So, now that we’ve identified a few of the dangers of online activity and mobile devices, the million dollar question is what can you do about it? Sure, you can throw away your phone, and go back to the good old days of using phone books, snail mail, the library (we still advocate for the library!), ye olde general store, and fold-up maps. Or you can try these other options to help protect your data, your device, and your sanity:

Keep software up to date

Just as the spyware and hackers make advances in the complexity of their attacks, so too does the security on your device. The manufacturers of devices are as interested in protecting your data as you are, and no wonder: their reputation depends on it. That’s actually what’s behind those incessant reminders they give you to update your system.

Software updates contain security updates, so if you update regularly, you are forcing the hackers to work a little harder to gain access to your device. Staying in front of hackers isn’t always possible, so take every advantage. Like most criminals, hackers are looking for an easy “mark,” and a device that’s not running updated software is like an unlocked car with a purse on the front seat. Consider setting your updates to install automatically so that you never forget, and you’re device is kept updated.

Make use of antivirus protection

Even mobile devices are susceptible to viruses and spyware attacks, so having antivirus software on your device should be an easy and obvious best practice. There are plenty of free options available, and it never hurts to have an extra layer of protection. In addition to protecting your device from unwanted viruses and suspicious malware activity, they also run a first line of defense. Many will let you know which apps are safe before you download them, as well as offer to clear your browser history and delete cookies (which are small software tokens that have stored your login as well as history on a specific site).

Device encryption

Encryption is the act of making your data unreadable, which can be a great barrier that keeps your data safe, even if it falls into the wrong hands. Most devices these days come with data encryption features built in, which helps prevent unauthorized access in the case of theft. If you don’t already have this activated, you should stop reading and make that happen for yourself. There should be an encryption password required to encrypt your device, which you’ll need to remember if you want to access your own device. So choose carefully.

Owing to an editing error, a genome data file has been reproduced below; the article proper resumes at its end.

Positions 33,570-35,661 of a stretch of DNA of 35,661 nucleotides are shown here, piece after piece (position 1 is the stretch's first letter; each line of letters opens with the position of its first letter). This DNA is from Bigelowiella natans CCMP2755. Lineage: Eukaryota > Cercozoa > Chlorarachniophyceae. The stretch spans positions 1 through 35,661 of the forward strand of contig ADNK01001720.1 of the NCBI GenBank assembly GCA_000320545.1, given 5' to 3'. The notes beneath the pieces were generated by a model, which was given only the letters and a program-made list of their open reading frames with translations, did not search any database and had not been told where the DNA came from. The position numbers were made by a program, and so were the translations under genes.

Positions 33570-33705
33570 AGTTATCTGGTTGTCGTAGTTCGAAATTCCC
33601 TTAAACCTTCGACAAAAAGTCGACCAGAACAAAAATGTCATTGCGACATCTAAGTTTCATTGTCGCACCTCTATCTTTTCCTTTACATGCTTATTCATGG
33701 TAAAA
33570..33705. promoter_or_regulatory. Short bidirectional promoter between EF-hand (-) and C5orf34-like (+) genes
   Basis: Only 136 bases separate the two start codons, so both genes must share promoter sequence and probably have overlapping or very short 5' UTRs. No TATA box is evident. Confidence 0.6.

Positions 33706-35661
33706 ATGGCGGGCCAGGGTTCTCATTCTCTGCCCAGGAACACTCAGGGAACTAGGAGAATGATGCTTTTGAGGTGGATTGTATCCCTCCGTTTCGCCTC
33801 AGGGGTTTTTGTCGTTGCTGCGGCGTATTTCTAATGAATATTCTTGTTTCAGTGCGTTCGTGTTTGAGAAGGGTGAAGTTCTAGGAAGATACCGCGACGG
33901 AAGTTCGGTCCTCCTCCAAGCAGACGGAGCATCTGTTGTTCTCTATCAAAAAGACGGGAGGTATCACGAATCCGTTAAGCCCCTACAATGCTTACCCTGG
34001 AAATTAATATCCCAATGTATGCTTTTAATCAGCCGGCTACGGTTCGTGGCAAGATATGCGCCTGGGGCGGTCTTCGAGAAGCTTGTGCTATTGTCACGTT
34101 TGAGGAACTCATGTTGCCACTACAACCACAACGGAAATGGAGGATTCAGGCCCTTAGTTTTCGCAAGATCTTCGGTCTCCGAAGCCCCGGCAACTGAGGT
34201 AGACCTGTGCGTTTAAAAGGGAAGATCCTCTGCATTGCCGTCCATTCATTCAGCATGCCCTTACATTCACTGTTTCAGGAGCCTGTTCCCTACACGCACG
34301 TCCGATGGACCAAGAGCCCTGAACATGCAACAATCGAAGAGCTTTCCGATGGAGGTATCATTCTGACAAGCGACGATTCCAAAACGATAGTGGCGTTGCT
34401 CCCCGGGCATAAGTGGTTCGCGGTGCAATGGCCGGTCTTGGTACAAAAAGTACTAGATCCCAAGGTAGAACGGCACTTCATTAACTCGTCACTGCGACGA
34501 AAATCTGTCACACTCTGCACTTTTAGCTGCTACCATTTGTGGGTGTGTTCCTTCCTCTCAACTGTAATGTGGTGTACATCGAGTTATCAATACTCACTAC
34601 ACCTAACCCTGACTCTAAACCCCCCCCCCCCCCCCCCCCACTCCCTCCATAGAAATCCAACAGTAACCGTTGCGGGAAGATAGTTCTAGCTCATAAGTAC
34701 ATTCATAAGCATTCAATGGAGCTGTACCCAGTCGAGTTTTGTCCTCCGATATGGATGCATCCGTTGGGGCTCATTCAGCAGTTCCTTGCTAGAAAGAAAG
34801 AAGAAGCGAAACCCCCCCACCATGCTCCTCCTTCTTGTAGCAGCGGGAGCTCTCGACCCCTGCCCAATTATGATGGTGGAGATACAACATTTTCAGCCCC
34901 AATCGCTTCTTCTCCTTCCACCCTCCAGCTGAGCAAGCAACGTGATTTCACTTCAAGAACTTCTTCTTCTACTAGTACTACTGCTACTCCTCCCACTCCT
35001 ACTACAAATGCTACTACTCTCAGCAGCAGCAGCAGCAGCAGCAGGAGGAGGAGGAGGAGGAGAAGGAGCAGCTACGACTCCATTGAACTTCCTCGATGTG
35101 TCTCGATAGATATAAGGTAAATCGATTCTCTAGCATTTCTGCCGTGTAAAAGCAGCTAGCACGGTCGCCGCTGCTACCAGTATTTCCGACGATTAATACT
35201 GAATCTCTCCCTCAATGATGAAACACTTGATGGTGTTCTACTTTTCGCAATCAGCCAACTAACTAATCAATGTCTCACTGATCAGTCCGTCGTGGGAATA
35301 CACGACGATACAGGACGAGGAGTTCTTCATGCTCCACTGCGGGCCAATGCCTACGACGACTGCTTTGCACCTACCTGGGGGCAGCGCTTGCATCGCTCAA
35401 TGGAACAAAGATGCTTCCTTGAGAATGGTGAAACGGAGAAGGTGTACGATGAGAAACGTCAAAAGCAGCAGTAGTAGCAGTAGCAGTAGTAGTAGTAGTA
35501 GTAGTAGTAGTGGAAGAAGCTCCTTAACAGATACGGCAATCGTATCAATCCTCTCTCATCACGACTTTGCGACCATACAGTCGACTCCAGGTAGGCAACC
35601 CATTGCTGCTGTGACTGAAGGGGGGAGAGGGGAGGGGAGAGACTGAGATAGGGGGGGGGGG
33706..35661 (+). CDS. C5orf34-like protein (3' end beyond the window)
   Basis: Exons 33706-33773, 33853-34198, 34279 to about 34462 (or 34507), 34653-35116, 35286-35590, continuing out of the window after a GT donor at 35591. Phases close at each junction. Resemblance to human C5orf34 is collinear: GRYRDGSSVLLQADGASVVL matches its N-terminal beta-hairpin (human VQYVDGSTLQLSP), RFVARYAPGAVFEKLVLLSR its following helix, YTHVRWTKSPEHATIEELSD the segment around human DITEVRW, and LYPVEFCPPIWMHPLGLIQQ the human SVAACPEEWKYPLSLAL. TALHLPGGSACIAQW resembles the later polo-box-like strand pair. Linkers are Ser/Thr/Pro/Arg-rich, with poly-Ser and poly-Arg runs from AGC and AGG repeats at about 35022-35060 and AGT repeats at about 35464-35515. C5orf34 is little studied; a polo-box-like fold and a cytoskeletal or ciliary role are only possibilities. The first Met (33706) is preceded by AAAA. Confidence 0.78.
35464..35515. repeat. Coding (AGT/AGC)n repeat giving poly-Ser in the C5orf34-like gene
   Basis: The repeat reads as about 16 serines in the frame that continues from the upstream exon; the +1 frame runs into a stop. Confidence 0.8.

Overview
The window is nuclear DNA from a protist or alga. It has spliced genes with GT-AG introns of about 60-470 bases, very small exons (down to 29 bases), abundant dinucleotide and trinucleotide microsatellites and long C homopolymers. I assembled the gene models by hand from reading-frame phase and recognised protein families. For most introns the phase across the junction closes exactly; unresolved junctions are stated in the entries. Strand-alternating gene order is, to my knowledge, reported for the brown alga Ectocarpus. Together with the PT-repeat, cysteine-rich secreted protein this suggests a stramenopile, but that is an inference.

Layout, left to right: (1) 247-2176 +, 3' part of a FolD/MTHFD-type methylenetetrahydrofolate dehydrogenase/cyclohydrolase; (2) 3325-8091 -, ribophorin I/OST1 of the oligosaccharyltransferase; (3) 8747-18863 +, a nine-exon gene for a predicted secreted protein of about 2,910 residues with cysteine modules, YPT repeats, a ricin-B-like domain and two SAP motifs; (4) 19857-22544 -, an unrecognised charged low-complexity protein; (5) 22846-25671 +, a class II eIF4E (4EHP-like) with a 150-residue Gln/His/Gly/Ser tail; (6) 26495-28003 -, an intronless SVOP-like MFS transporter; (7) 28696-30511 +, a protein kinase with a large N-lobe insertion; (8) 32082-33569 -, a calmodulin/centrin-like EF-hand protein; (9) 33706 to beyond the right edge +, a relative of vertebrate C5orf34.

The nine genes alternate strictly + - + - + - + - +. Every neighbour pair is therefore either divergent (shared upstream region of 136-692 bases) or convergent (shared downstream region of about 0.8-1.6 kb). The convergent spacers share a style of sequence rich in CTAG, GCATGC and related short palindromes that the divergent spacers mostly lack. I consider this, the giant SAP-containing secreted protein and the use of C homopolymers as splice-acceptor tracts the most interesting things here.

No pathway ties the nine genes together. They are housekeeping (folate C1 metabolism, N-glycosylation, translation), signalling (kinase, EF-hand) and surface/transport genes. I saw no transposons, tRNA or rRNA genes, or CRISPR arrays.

Use only trusted WiFi

Everyone loves free WiFi, especially if you’re the one paying the bill for a hefty data plan each month. But “free” isn’t free when it’s the source of data loss and device infection. Most free WiFi networks are not encrypted, which basically sets up a highway of various hackers, virus, and malware attempting to infiltrate your device and gather up all your data. To protect against WiFi hackers, use apps that can help secure your connection, and tell you the status of your connection. WiFi Protected Access is more secure than Wired Equivalent Privacy. And if you’re not using it, turn it off. This will help keep you safe from logging into an unsecured network accidentally, while also saving some of that battery life.

Password, password, password

Words alone aren’t enough anymore. A strong password paired with biometric features, like a fingerprint, make the unauthorized access of your device practically impossible. In addition, your password needs to be slightly more complex than your anniversary or the name of your favorite pet. Eight or more characters in length is recommended, including alphanumeric characters. And don’t skip on the the two-factor authentication if your device allows. And you need to be changing your password every three months. Just like the oil in your car. Or your underwear.

And last on this list, but certainly not least: VPN!

Bottom line is that if you’re unsure in any way, shape, or form about the level of security on any given network you happen to frequent, you should be using a VPN. A Virtual Private Network is exactly what will allow you to connect to a network securely, while at the same time keeping your browsing and activity hidden from prying eyes.

A VPN is like a cloak of invisibility. It’s much harder for a hacker to track you or attack you if they can’t see you or what you’re doing. Just like you’d avoid that unlocked car with a purse on the front seat scenario we mentioned before, don’t make it easy on criminals.

When it comes to protecting yourself online, use layers of protection. Stay updated with your software. Don’t forget your anti-virus protection. Deploy encryption. Practice safe WiFi in public, always. Make excellent use of passwords & biometrics. And, of course, VPN for the win.